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How Do You Conduct a Background Check?

When you need to conduct a background check on a prospective employee, there are several different entities that can help you do so. The government is one of those entities, as they have access to criminal records from all over the country. Private companies that conduct background checks are another option, and these companies often specialize in doing criminal background checks for employers. You can also conduct a background check online using a people finder website like

No matter who conducts the background check, there are a few things that employers need to know. First, it’s important to understand the laws governing criminal record searches in your state. There may be restrictions on the information you can access and how you can use it. Second, make sure you have a clear understanding of which crimes are considered disqualifying for employment. Finally, always get consent from the applicant before running a background check of any kind.

What information is included in a criminal background check?

The information included in a background check varies by jurisdiction and service, but most reports include criminal history, court records, and sex offender registry records. A criminal history report includes identifying information about the individual, such as name, date of birth, and Social Security number, along with a listing of all arrests and convictions. Criminal record checks also include sex offender registries and terrorist watch lists.

State and federal law requires that certain information be included in criminal background checks, such as convictions for certain crimes or dishonesty offenses. However, some states allow employers to request additional information, such as driving records or credit reports.

How far back does a criminal background check go?

Criminal records can go back several years, depending on the state or county where the person was convicted. Some states have restrictions on how far back a background check can go, while others do not. A criminal history can include arrests that did not result in a conviction, as well as convictions for felonies and misdemeanors. Such records may also contain information about juvenile offenses, though many do not because crimes committed as a juvenile are typically sealed from public view.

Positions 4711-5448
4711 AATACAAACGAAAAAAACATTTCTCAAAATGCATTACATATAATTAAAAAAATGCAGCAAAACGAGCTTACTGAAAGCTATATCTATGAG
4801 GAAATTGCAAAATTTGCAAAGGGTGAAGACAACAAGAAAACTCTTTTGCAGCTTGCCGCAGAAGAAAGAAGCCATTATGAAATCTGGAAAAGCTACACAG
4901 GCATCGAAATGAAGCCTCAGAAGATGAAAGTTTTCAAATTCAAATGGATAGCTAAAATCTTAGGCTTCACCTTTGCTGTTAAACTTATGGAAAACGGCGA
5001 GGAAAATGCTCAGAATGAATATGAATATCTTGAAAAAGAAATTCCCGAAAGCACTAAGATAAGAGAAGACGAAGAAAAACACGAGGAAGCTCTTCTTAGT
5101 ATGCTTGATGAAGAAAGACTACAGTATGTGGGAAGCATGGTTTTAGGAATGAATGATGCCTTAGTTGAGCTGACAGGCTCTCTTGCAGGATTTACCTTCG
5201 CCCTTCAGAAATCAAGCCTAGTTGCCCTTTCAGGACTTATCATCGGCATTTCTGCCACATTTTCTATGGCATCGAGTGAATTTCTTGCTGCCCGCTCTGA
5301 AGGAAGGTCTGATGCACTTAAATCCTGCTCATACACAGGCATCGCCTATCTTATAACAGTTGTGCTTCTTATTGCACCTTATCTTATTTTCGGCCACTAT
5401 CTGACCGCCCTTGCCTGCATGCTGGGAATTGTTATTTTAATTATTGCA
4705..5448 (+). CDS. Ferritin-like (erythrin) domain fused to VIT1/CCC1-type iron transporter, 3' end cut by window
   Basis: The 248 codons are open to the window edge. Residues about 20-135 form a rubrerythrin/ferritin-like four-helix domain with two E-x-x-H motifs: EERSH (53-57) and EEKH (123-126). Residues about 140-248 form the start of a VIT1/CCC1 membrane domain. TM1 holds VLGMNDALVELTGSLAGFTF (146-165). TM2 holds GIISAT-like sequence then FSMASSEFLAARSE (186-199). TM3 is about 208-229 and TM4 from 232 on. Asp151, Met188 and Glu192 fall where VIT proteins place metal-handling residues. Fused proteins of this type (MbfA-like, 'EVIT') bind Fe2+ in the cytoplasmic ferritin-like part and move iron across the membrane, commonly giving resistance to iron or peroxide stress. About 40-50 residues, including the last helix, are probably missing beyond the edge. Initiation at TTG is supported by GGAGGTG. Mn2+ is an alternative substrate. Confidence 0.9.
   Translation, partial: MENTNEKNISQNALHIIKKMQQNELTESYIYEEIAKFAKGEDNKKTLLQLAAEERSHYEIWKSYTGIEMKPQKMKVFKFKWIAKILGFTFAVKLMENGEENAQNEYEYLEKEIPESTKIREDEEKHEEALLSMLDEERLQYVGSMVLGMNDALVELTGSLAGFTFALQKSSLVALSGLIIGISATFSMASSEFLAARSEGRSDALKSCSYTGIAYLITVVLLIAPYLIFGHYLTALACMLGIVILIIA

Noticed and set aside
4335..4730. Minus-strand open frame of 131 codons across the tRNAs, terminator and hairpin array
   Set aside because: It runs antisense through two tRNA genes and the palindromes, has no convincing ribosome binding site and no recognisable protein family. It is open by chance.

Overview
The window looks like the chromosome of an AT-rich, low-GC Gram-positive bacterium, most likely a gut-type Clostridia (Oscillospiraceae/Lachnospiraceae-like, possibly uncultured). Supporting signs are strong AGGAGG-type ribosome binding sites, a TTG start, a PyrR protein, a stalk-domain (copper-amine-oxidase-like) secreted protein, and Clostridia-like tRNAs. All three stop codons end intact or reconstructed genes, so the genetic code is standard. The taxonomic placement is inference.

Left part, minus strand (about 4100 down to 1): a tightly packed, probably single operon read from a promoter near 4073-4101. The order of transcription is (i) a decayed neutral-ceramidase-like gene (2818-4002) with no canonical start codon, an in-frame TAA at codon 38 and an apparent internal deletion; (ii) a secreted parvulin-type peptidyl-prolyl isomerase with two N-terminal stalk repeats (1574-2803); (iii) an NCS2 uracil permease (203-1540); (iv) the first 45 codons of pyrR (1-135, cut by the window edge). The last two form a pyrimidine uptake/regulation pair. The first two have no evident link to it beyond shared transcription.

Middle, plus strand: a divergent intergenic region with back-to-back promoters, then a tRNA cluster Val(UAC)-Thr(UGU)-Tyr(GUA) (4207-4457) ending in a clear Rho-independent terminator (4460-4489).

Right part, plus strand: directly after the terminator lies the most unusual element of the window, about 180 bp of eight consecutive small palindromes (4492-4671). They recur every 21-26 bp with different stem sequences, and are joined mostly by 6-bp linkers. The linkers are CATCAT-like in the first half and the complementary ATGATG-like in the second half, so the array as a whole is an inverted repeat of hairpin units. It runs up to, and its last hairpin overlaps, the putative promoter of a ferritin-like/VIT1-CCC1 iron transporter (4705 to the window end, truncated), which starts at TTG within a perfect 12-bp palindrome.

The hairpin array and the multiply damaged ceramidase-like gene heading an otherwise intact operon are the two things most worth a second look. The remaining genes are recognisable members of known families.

Which criminal offenses can disqualify someone from getting a job?

Certain convictions may disqualify a person from holding certain jobs. For example, a person with a conviction for a violent crime may not be eligible to work in a position that involves contact with the public. A person charged with drug possession may not be eligible for a job in the healthcare industry.

A criminal history can also impact a person’s ability to obtain a professional license or housing. Some states allow people with criminal records to petition the government to have their records expunged or sealed. This means that the record is not automatically destroyed, but it is not available to the general public.

Many landlords also do background checks on potential tenants, so those with a criminal past may have a hard time finding a place to live. In some cases, a criminal history can even prevent someone from getting a driver’s license or voting.

Background checks are an important part of the hiring process that allows employers to see a potential employee’s criminal history and make a decision about whether or not to hire them.


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